We’ve all heard it: Love the skin you’re in. Although this advice sounds simple enough, exasperating skin conditions like ingrown hairs, cellulite, and brown skin spots make it anything but easy for you to follow through. To get to the bottom of it all, we talked to dermatology experts about the most common (and annoying!) skin conditions and how to treat them.
Boost your skin confidence with these tips from top dermatologists on how to treat those annoying ingrown hairs, brown skin spots, cellulite, and more:
There are various causes of the darkening of the underarm skin, says Melissa Piliang, MD, a dermatologist at the Cleveland Clinic. "A skin rash triggered by a bad reaction to a deodorant can cause an eczema-like reaction that, once healed, leaves some darkening," she explains. Another culprit is an ingrown hair, which can leave a dark spot.<br>The way to treat this kind of pigmentation is to tackle the cause. "Once the trigger is removed, the pigmentation will improve," says Dr. Piliang. If it's a bad reaction to a deodorant, change to one that's hypoallergenic. Piliang also suggests trying a lotion that contains soy (which can slow hair growth and help with pigmentation) or a low concentration of hydroquinone, which is available over the counter. Higher concentrations are slightly more effective, she says, but would need to be prescribed by a dermatologist.<br>The dark mark could also be the sign of something more serious, Piliang says: type 2 diabetes. But in those cases, the skin in the area (which includes the neck) may appear "velvety" in addition to dark.
Cellulite develops when fat is deposited in pockets just below the surface of the skin, primarily around the hips, thighs, and buttocks, explains Lydia Juzych, MD, a dermatologist at Henry Ford Hospital. Collagen fibers that connect fat to the skin then break down and stretch, creating a dimpled look. In other words: Ugh! Cellulite is a problem for both thin people and those who are overweight. There are multiple causes: genetics, hormones, poor diet, slow metabolism, and dehydration, Juzych says. And the bad news is, there are no proven treatments for cellulite once it shows up. However, there are some ways to reduce the appearance of it.<br>"Methylxanthine creams, wraps, massage, mesotherapy, laser/light therapy, and liposuction are some treatment options," Juzych says. You can also keep cellulite from forming with healthy lifestyle choices like not smoking, maintaining a healthy weight, avoiding yo-yo dieting, exercising regularly, drinking plenty of fluids, and eating foods high in fiber and fruits and vegetables.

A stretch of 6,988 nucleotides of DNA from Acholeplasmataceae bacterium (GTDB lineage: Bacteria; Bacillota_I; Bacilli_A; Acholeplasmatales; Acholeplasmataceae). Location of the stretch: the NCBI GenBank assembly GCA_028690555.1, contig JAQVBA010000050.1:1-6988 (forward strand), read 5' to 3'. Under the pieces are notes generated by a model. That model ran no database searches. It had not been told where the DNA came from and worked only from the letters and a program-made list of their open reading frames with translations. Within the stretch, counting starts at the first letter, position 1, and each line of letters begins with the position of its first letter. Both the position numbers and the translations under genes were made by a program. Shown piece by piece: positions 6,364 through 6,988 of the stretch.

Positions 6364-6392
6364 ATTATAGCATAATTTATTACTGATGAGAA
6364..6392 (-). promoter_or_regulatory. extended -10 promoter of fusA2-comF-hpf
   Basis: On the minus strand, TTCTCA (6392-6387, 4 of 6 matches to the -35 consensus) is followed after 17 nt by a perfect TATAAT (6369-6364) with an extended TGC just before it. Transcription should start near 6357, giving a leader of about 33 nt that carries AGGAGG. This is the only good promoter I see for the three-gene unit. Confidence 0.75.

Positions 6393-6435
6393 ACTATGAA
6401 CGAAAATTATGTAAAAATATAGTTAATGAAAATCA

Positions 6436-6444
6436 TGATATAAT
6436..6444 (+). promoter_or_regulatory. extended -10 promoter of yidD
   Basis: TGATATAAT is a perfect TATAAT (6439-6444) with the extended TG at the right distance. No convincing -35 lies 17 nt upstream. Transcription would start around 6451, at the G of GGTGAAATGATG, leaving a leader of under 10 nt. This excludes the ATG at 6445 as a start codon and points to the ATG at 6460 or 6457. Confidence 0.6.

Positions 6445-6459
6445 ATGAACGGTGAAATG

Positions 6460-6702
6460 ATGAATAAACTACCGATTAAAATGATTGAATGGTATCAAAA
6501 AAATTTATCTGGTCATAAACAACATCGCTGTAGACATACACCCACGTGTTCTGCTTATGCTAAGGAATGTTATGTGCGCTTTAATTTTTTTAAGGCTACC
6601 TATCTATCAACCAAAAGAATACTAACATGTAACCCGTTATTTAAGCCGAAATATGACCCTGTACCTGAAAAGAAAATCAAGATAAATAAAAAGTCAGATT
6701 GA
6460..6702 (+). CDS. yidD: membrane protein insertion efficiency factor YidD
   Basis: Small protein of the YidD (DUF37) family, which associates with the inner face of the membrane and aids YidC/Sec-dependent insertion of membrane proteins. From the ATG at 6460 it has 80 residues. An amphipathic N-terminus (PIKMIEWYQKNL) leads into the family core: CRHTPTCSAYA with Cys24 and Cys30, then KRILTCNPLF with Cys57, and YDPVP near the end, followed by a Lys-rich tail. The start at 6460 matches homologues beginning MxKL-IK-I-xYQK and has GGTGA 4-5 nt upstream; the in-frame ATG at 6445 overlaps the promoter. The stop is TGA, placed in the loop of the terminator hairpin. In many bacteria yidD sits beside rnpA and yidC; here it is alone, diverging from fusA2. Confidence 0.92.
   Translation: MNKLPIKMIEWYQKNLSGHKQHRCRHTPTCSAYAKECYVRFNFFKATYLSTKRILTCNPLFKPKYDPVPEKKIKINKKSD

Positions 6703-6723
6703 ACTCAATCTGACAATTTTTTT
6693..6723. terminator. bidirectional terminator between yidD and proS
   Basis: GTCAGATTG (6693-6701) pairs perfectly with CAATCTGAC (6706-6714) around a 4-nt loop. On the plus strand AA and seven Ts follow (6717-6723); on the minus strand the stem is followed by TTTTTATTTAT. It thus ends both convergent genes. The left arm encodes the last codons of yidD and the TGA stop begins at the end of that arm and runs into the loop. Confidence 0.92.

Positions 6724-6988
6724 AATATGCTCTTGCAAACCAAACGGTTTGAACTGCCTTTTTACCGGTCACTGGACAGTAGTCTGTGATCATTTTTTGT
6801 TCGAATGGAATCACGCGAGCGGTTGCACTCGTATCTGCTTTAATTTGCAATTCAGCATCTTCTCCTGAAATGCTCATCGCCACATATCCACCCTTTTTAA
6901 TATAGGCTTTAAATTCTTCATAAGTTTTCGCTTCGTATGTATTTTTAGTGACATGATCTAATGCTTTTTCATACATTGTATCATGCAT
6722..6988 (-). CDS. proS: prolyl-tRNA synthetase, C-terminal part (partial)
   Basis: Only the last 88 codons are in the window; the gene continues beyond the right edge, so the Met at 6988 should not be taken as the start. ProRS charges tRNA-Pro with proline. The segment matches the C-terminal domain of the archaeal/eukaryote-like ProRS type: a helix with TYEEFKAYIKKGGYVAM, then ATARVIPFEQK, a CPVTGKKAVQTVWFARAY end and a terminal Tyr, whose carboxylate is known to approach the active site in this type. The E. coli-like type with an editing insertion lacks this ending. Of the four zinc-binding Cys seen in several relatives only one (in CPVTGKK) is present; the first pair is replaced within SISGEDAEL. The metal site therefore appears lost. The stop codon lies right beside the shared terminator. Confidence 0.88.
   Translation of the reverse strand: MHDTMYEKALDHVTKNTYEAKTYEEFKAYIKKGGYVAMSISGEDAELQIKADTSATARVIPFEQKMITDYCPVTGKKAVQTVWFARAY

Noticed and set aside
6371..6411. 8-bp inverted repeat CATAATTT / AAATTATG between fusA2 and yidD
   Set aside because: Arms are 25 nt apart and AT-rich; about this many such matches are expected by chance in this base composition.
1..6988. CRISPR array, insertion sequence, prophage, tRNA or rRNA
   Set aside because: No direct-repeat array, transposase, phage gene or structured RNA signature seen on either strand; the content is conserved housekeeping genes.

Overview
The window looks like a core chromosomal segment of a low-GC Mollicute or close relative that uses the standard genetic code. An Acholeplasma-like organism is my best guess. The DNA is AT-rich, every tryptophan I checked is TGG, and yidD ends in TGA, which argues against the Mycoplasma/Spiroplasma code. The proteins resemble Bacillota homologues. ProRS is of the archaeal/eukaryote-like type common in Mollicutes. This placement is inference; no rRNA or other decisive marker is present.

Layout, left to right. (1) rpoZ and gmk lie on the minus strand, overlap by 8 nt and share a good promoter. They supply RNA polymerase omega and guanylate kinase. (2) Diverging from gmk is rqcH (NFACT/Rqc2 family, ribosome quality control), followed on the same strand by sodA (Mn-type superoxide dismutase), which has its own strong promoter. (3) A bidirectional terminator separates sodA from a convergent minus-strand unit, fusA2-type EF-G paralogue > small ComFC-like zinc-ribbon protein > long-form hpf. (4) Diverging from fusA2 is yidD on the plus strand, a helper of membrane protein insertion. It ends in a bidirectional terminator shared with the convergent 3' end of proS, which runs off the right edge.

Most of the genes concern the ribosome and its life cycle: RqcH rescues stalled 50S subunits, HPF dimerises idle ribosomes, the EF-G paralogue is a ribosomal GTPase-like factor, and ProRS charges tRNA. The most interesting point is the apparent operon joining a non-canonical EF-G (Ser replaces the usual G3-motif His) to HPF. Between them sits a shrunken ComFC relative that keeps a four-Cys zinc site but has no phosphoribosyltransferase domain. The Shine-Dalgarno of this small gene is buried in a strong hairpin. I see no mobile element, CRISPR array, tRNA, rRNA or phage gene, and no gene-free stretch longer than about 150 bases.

Sometimes called prickly heat, these small, itchy, red bumps can develop on the chest and back. "It's caused by blockages in the sweat ducts, which happens when you get really warm and sweaty," says Jessica Wu, MD, an assistant clinical professor of dermatology at the University of Southern California Medical School and the author of Feed Your Face. A good way to prevent heat rash is by wearing loose, breathable clothing when you work out or when it's hot and humid outside. "Also, take a shower right after working out," Dr. Wu adds.<br>But if you've already been struck by the prickly curse, she recommends staying cool and dry and using cortisone creams (if needed) to ease the itchiness.